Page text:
As the Greeks had a marvellous respect for wine they, like the German paper enthusiast, almost appeared to imagine it could be made out of a stone. They had, accordingly, fig wine, root wine, palm wine, and so on; and their made or mixed wines were without number. There was scarcely an island or city in the Mediterranean that did not export its wines to Athens : they had the Lesbian, the Euboean, the Peparethian, the Chalybonian, the Thasian, the Pramnian, and the Port wine. We have already observed, that wine was drunk mixed with flour, and in the island of Theræ it was thickened with the yolk of an egg. In the Megaris they prepared with raisins or dried grapes 5 a wine called passon, in taste resembling the Ægosthenic sweet wine, or the Cretan malmsey. But, however exquisite the wines themselves, it was not thought enough in the summer months unless they were brought to table cooled with ice or snow, 6 which was accordingly the practice.
1 Athen, ii. 9.
40. Lotus wine. Theoph. Hist, 2 Athen. ii. 9. Cf. x. 9. Plant. iv. 3. 1. Herod. iv. 177.
3 Damm. 2224. Bpórov. Athen. Athen. vii. 9–13. X. 67. Plato de Rep. t. vi. p. 4 Plato de Repub. t. vi. p. 144. Xenoph. Anab. p. 54. 138.
144. Bekk. Athen. viii. 1. On Cyrop. p. 522. Plin. Hist. Nat,
to the Pramnian cf. Athen. 1, 17. xiij. 4. Diod. Sic. ii. 136. On the olvos oukiang vid. Foës. (E.
5 Athen. X. 41. con. Hip. in v. Dioscorid. v. 6 Athen. x. 56.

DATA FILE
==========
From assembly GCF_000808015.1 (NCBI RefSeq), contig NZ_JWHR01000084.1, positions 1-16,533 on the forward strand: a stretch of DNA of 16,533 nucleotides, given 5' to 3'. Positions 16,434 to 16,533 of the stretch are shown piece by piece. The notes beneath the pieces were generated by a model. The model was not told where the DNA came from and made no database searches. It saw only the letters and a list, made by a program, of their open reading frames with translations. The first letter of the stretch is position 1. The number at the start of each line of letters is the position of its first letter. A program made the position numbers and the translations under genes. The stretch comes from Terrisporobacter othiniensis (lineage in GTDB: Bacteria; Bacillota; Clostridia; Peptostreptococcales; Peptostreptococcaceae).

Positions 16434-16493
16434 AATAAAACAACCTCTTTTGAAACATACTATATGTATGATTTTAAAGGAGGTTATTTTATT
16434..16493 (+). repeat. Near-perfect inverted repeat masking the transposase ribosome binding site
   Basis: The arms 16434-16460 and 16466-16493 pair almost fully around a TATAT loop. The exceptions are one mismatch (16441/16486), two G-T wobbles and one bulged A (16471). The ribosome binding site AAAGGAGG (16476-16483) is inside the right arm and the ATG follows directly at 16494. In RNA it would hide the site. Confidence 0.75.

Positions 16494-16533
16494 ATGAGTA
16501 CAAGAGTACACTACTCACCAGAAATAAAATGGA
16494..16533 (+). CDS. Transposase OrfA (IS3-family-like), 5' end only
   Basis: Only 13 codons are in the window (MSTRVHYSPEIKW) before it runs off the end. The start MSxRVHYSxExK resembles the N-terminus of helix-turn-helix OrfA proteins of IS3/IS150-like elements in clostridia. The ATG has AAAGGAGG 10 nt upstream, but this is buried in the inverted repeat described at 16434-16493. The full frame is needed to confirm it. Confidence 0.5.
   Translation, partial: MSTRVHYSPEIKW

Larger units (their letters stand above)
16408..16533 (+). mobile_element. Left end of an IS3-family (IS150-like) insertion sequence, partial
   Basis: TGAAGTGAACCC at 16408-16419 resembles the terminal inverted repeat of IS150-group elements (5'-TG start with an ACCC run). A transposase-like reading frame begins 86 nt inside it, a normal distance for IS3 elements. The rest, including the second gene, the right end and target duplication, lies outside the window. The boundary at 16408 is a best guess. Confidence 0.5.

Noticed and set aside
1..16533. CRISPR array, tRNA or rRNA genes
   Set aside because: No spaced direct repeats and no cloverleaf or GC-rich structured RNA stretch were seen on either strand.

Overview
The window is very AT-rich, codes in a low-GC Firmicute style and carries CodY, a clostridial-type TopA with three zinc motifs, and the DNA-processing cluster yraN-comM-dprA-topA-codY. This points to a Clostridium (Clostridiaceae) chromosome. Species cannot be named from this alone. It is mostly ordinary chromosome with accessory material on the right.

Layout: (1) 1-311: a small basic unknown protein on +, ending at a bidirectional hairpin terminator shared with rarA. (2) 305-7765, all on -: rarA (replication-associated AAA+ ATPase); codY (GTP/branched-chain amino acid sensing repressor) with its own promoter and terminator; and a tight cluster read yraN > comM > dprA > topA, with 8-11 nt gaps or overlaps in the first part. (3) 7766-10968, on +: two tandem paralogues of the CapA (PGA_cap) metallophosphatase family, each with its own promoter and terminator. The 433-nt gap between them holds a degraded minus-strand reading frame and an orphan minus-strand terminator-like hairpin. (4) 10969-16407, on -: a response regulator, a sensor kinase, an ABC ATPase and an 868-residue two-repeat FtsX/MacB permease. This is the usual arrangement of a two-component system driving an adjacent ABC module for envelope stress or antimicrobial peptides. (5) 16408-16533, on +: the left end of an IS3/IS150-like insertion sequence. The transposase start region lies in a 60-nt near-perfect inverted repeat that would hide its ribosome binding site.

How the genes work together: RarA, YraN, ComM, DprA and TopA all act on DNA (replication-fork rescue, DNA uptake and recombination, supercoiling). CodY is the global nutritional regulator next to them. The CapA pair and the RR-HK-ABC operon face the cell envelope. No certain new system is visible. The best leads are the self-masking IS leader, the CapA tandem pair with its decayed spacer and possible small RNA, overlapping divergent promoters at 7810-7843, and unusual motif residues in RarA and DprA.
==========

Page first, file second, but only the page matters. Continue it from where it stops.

HAVING now gone rapidly through the materials of which Grecian repasts consisted, it will next be necessary to describe the manner in which all these good things were disposed of, first to maintain the energy of the frame, and secondly, for mere pleasure and pastime. Locke, with many other modern philosophers, erroneously supposes the Greeks of remote antiquity to have been so abstemious as to content themselves with one meal per diem. But experience appears to have led all mankind on this point to much the same conclusion ; viz., that health and comfort require men to eat at least thrice in the day,' which accordingly was the practice of the ancient Greeks, though Philemon and others enumerate four repasts. Our own ancestors, before the introduction of tea and coffee, appear to have been very well content with beer or ale for their morning's meal, so that we could not pity the Greeks even though it should be found that they had nothing better than hot rolls, muffins, or crumpets, with strawberries, grapes, pears, and a flask of Chian or Falernian. But they soon found the necessity of some warm beverage; and though it does not appear how it was prepared, they had a substitute for tea, in use at Athens, in Eu